Why does music make our brains sing

Music is something invisible and intangible, you can not eat or drink it, not to mention physical contact with it. It cannot protect you from wind and rain, keep you warm and protect you from cold. It cannot help you crush your enemies and it cannot heal your broken bones. But people have always appreciated music - or even more - and we love it.

Modern people pay big money to go to concerts, download music, play instruments and listen to their favorite artists, whether on subway or in salon. But archaeologists have discovered that already in Paleolithic era there were flutes made from animal bones, and this is enough to show that people put a lot of time and effort into making music at that time. The core of music is nothing but a series of sounds, so why does this formless thing contain such great essential value? The quick and simple explanation is that music can give people a unique pleasure. Of course, this still doesn't answer "why" question. But for now, neuroscience can offer several answers.

Over a decade ago, our research team used brain imaging techniques to show how music described as "highly touching" affects part of brain that is responsible for reward system. know triggers The subcortical nucleus plays a very important role in reward system as well as in behavioral motivation and emotional system. Finally, we found that listening to so-called "emotionally high moments" in music (those passages that give you goosebumps) causes brain to release neurotransmitter dopamine, an important neurotransmitter in brain, signaling molecules.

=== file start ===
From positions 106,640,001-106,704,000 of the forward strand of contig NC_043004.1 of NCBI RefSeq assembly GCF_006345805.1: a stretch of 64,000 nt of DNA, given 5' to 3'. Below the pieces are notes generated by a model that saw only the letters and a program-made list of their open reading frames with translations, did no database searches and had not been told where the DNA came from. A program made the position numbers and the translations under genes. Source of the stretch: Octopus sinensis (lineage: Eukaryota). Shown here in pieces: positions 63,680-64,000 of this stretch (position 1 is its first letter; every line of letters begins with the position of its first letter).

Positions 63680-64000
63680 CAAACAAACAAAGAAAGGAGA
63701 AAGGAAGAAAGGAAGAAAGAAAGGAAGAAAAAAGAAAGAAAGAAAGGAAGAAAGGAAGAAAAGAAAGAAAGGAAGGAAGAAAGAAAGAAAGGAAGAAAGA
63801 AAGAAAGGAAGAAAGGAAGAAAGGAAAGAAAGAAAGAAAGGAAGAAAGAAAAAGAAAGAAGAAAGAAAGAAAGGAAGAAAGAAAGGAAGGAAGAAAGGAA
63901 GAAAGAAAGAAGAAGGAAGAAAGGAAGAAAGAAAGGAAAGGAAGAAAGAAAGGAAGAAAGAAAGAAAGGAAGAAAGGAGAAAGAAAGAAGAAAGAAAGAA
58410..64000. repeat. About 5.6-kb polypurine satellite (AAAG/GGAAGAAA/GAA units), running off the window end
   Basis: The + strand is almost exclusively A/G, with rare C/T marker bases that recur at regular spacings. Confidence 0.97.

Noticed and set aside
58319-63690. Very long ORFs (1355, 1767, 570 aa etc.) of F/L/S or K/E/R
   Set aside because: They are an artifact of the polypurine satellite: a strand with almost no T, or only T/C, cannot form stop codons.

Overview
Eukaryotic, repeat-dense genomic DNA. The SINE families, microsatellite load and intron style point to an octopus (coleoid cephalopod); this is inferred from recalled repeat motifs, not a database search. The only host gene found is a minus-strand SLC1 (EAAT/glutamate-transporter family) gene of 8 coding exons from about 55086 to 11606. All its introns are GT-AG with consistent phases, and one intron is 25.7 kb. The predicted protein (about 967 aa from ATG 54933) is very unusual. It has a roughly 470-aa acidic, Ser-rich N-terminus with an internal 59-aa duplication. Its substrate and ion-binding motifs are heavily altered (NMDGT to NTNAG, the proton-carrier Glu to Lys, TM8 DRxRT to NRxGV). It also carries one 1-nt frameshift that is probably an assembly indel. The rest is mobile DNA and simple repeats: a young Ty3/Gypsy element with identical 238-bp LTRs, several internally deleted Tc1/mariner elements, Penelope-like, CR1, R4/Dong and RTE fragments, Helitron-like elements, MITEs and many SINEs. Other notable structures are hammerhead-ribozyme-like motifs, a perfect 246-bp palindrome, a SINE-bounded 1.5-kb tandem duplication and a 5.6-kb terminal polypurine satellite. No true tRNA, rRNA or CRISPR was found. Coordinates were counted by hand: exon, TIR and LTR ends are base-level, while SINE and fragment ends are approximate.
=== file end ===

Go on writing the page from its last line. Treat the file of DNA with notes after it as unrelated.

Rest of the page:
Listening to pleasant music releases dopamine from striatum, an ancient brain organ found in other vertebrates that responds to instinctive stimulation. In response, it can be affected by artificial drugs such as cocaine and amphetamines. But what's most interesting is timing of release of neurotransmitters - not only at moment when music reaches an emotional climax, but also seconds before that moment, in what we call "waiting" phase.

The idea that "reward" is about "expectation" (or expectation of a desired outcome) has a long history in neuroscience. After all, correctly anticipating consequences of behavior seems essential to survival. In humans and other animals, dopamine-producing neurons play an important role in system that registers whether expectations are correct or not. To further explore how music affects brain's reward system, we designed an experiment that simulates buying music online—when someone hears a new piece of music, thinks they like it a lot, and wants to buy it. what happened in his brain? That's what we want to find out.

Using a music recommendation program, we've curated listener's favorite music from a range of indie and electronic music that blends well with Montreal's hippie vibe. Finally, we found that neural activity in striatum, a brain structure associated with reward system, is directly related to amount of money people are willing to pay.